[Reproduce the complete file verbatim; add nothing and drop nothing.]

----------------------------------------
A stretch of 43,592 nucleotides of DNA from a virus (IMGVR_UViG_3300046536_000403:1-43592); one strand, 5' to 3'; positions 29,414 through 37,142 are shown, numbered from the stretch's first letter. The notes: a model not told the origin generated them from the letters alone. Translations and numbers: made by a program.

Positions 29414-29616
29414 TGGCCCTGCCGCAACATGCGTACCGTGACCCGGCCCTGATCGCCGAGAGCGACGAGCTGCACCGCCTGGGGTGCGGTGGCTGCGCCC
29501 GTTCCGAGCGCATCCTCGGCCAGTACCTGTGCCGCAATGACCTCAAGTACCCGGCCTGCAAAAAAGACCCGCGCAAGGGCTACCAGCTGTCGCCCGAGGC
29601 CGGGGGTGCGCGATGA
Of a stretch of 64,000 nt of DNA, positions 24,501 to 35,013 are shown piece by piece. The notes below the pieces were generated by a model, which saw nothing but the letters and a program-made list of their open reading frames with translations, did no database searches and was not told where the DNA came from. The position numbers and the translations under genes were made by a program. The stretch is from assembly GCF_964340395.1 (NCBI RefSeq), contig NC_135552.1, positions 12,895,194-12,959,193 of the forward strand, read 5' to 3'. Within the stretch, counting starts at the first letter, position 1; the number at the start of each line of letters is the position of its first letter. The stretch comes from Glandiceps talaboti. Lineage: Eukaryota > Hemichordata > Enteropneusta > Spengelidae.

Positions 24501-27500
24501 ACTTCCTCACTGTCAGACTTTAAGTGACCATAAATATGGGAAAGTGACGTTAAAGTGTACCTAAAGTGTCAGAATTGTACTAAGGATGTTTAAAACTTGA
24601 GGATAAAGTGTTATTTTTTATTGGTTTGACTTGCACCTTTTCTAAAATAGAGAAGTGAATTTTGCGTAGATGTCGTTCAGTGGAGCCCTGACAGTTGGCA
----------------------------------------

A stretch of 43,592 nucleotides of DNA from a virus (IMGVR_UViG_3300046536_000403:1-43592); one strand, 5' to 3'; positions 29,414 through 37,142 are shown, numbered from the stretch's first letter. The notes: a model not told the origin generated them from the letters alone. Translations and numbers: made by a program.

Positions 29414-29616
29414 TGGCCCTGCCGCAACATGCGTACCGTGACCCGGCCCTGATCGCCGAGAGCGACGAGCTGCACCGCCTGGGGTGCGGTGGCTGCGCCC
29501 GTTCCGAGCGCATCCTCGGCCAGTACCTGTGCCGCAATGACCTCAAGTACCCGGCCTGCAAAAAAGACCCGCGCAAGGGCTACCAGCTGTCGCCCGAGGC
29601 CGGGGGTGCGCGATGA
Of a stretch of 64,000 nt of DNA, positions 24,501 to 35,013 are shown piece by piece. The notes below the pieces were generated by a model, which saw nothing but the letters and a program-made list of their open reading frames with translations, did no database searches and was not told where the DNA came from. The position numbers and the translations under genes were made by a program. The stretch is from assembly GCF_964340395.1 (NCBI RefSeq), contig NC_135552.1, positions 12,895,194-12,959,193 of the forward strand, read 5' to 3'. Within the stretch, counting starts at the first letter, position 1; the number at the start of each line of letters is the position of its first letter. The stretch comes from Glandiceps talaboti. Lineage: Eukaryota > Hemichordata > Enteropneusta > Spengelidae.

Positions 24501-27500
24501 ACTTCCTCACTGTCAGACTTTAAGTGACCATAAATATGGGAAAGTGACGTTAAAGTGTACCTAAAGTGTCAGAATTGTACTAAGGATGTTTAAAACTTGA
24601 GGATAAAGTGTTATTTTTTATTGGTTTGACTTGCACCTTTTCTAAAATAGAGAAGTGAATTTTGCGTAGATGTCGTTCAGTGGAGCCCTGACAGTTGGCA